Feeding Your Rabbit

Your rabbit is a herbivore, which means he eats only plant material. Grass hay should be the high-fiber cornerstone of every rabbit’s diet. The fiber in hay helps meet the important digestive health needs of herbivores such as rabbits. A daily recommended amount of a uniform, fortified food provides essential vitamins and minerals not found in hay. Fresh greens are also an important component of a rabbit’s diet, and healthy treats can be beneficial when given in moderation.


Your rabbit should have unlimited access to a variety of quality grass hays. Among many benefits, hay helps prevent obesity, dental disease, diarrhea, and boredom. Since replacing the hay in your rabbit’s habitat can encourage picky eating, we recommend changing it only when soiled.

Young (less than a year old), pregnant, nursing, or ill animals can benefit from eating alfalfa hay in addition to grass hay because of the higher nutritional elements. Otherwise, alfalfa should only be given occasionally as a treat.

Hay Selection

Grass hay should make up the majority of your pet’s daily diet. Offer a variety of hay to your rabbit to promote optimum health. Since hay is a natural product, each bag will look and feel different. Use our Taste & Texture Guide located on every hay package to determine your pet’s taste and texture preferences.

Oxbow Farm-Fresh Hays and Compressed Hays:

Fortified Food

Providing a daily recommended amount of a high-fiber, age-appropriate fortified food will help ensure that your pet receives essential vitamins and minerals not found in hay.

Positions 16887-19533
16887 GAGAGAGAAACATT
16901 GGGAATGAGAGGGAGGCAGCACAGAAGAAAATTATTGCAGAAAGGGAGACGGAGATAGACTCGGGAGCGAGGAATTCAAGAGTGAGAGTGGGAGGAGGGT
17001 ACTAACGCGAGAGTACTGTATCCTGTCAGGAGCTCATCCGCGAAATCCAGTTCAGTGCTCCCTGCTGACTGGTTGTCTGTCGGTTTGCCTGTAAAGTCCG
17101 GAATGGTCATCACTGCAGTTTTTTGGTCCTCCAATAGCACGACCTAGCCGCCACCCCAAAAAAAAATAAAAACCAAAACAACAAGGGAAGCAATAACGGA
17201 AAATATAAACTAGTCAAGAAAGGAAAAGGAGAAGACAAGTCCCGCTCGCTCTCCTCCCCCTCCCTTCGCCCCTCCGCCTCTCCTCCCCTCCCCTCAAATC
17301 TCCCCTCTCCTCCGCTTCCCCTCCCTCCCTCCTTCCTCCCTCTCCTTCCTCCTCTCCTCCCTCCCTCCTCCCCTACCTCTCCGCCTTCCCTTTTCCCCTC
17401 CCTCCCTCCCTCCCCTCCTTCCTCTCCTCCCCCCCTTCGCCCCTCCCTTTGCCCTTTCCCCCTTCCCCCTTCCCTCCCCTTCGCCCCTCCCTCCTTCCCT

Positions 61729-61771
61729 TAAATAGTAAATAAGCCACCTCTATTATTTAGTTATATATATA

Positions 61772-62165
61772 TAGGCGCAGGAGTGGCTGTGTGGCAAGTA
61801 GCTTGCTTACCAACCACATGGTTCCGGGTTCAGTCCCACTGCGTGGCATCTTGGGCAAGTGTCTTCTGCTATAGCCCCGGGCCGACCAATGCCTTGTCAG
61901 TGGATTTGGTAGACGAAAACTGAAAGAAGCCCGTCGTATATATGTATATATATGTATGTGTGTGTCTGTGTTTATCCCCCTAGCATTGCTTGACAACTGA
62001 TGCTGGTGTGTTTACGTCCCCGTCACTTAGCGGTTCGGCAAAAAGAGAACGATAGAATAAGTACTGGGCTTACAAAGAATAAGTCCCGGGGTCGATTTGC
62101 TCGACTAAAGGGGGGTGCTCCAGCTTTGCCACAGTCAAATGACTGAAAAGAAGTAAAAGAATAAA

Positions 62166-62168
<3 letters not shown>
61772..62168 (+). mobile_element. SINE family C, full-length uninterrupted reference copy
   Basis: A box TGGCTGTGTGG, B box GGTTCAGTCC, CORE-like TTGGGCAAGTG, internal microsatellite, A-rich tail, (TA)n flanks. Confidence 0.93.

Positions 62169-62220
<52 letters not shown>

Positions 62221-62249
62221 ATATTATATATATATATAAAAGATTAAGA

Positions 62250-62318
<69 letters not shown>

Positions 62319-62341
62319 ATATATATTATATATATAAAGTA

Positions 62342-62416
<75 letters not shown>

Pellet Selection

Always choose an age-appropriate pellet formulated specifically for rabbits. Oxbow’s Essentials Young Rabbit Food is ideal for rabbits under one year of age. For adult rabbits, choose from one of Oxbow’s three premium adult rabbit formulas.


Mixes with nuts, corn, seeds, and fruit because rabbits have a tendency to select those tempting morsels over the healthy pellets


Fresh greens are an important part of your pet’s daily diet. Greens contribute to hydration and provide important vitamins and minerals, as well as enrichment. For a complete list of appropriate greens, visit the House Rabbit Society.


Romaine, bib, and red leaf lettuce


Leeks, chives, and onions


Treats (including fruits and veggies) are great for encouraging interaction between you and your pet, but they should only be given after basic daily foods have been eaten. Offering too many treats can cause your rabbit to refuse his healthy, essential foods. It’s important to remember that not all treats are created equal! All Oxbow treat varieties are designed to be as wholesome as they are delicious.